On October 23, 2018, the Law on amendment of the Commerce Act1 (LACA) was promulgated in issue 88 of the State Gazette. The law transposes the requirements of Directive (EU) 2015/849 of the European Parliament and of the Council of 20 May 2015 on the prevention of the use of the financial system for the purposes of money laundering or terrorist financing2 – more particularly those of Article 10, paragraph 2 requiring Member States to take measures to prevent misuse of bearer stocks (shares). Bulgaria’s legislative decision, as implemented through the amendment of the Commerce Act, is complete prohibition on bearer stocks and elimination of the possibility of issuing such stocks.
The need to introduce the said legal amendments stems from the existing risk in terms of the transparency of the information about individuals holding bearer stocks – given the lack of any obligation under law to disclose such information. It is typical of bearer stocks that the individual in physical possession of such stocks is also the one holding the rights pertaining to them – that makes the change of ownership over the stocks very easy because the transfer of the stocks may be effected simply by their physical delivery. That is why stockholders owning bearer stocks may not be identified at any given moment, nor there is any guarantee as to whether or not the available for them information is current and accurate.
Not being able to identify the holder of the bearer stocks is also a possible barrier to the effective exchange of information for tax purposes and the fight against tax evasion (which is usually typical of non-transparent, offshore jurisdictions)3.
The Law on amendment of the Commerce Act is aimed to eliminate the future possibility of issuing bearer stocks (including the registration of joint-stock companies with such stocks), as well as to regulate the replacement of already issued bearer stocks with registered ones. For such purposes both amendments to already existing provisions of the Commerce Act (about ten in number) and new provisions as part of the Transitional and Final Provisions of LACA relating to the replacement of already issued bearer stocks with registered ones have been introduced.
Among the main amendments to the Commerce Act are those to Articles 178, 180 and 185 – provisions regulating the types of stocks, the exchange and transactions of/with stocks. Other provisions relating to bearer stocks have also been amended – for example, provisions regulating the convening of the General Meeting of Stockholders, the receipt/exchange of stocks in the process of increasing the capital or transformation, etc. All these provisions have been amended in an appropriate manner corresponding to the main objective, namely the elimination of the possibility of issuing bearer stocks.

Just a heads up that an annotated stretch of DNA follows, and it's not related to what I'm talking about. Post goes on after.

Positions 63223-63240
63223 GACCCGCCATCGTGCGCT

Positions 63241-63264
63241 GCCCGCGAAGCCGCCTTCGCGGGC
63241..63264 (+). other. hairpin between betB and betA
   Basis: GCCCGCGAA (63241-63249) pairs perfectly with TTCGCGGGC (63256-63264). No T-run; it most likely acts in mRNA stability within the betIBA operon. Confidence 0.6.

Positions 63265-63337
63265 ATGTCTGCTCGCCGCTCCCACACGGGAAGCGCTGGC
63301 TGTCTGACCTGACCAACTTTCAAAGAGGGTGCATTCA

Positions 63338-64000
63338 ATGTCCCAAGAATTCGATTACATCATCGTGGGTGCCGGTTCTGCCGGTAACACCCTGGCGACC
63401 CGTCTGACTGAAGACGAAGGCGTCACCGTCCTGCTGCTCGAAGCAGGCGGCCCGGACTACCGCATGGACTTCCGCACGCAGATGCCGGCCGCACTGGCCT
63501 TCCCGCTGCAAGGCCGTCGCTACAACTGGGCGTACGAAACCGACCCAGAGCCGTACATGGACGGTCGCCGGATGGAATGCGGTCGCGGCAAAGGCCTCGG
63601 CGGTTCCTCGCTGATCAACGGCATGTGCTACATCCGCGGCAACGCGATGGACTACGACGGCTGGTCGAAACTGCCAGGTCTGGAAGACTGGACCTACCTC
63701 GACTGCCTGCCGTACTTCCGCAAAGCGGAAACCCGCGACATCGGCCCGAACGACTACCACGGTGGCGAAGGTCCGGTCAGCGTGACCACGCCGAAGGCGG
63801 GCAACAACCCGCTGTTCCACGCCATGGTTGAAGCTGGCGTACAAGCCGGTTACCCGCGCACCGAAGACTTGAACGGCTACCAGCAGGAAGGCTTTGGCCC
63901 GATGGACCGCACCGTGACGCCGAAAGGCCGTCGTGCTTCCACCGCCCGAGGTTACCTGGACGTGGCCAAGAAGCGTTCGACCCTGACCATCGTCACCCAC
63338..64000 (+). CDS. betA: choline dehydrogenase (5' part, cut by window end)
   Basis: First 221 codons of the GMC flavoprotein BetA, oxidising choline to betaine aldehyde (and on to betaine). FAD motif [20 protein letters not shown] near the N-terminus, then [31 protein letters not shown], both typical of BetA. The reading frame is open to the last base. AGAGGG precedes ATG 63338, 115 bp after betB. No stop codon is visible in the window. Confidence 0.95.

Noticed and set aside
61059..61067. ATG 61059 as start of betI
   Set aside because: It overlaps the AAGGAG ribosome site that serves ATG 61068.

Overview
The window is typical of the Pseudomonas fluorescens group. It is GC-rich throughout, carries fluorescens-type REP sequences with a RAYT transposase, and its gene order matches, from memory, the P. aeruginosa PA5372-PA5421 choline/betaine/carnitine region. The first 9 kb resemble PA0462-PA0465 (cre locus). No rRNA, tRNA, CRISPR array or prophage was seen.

The Transitional and Final Provisions of LACA impose some very important from practical point of view deadlines and obligations on joint-stock companies which have issued bearer stocks and their stockholders – owners of such stocks.
Within nine months of the entry into force of LACA companies which have issued bearer stocks or substitute interim certificates are obligated to: amend their By-Laws by providing that their stocks are registered; replace the bearer stocks or the substitute interim certificates with registered stocks; begin to keep book of stockholders; request the changes for registration and submit the amended By-Laws to the Commercial Register for announcement (a certified current excerpt from the book of stockholders is to be attached to the application).
In the event that a stockholder fails to present for replacement his bearer stocks or substitute interim certificates within the term under the previous paragraph, the company is to invalidate such stocks. A stockholder, whose bearer stocks or substitute interim certificates have been invalidated, has the right to request the company to pay to him the equivalence of the contributions made in relation to the invalidated stocks within six months of the knowledge but not later than five years of the date of the invalidation.
A strict control mechanism has been put in place to ensure that the new regime for cancellation of bearer stocks is effectively adhered to.
Companies which do not fulfill their obligations and have no pending proceedings on application for registering changes are to be terminated pursuant to Art. 252, par. 1, it. 4 of the Commerce Act, namely: by a ruling of the court upon an action brought by the public prosecutor. Within two months after the expiration of the above-mentioned nine months term the Registry Agency is to draw up a list of all companies which have not fulfilled their obligations and have no pending proceedings on application for registering changes – the said list is to be then forwarded to the Prosecutor’s Office for filing claims for termination of the respective companies.
LACA enters into force on the day of its promulgation in the State Gazette, except for the amendment to Art. 223, par. 3 of the Commerce Act which enters into force on June 1, 2019.
1 See the Law on amendment of the Commerce Act on the website of the State Gazette
2 The requirements of Directive (EU) 2015/849 have been transposed through other laws as well – for more information, please read News article New law puts companies under the obligation to declare their beneficial owners.
3 For more related information, please read News article Offshore companies subject to legal regulation.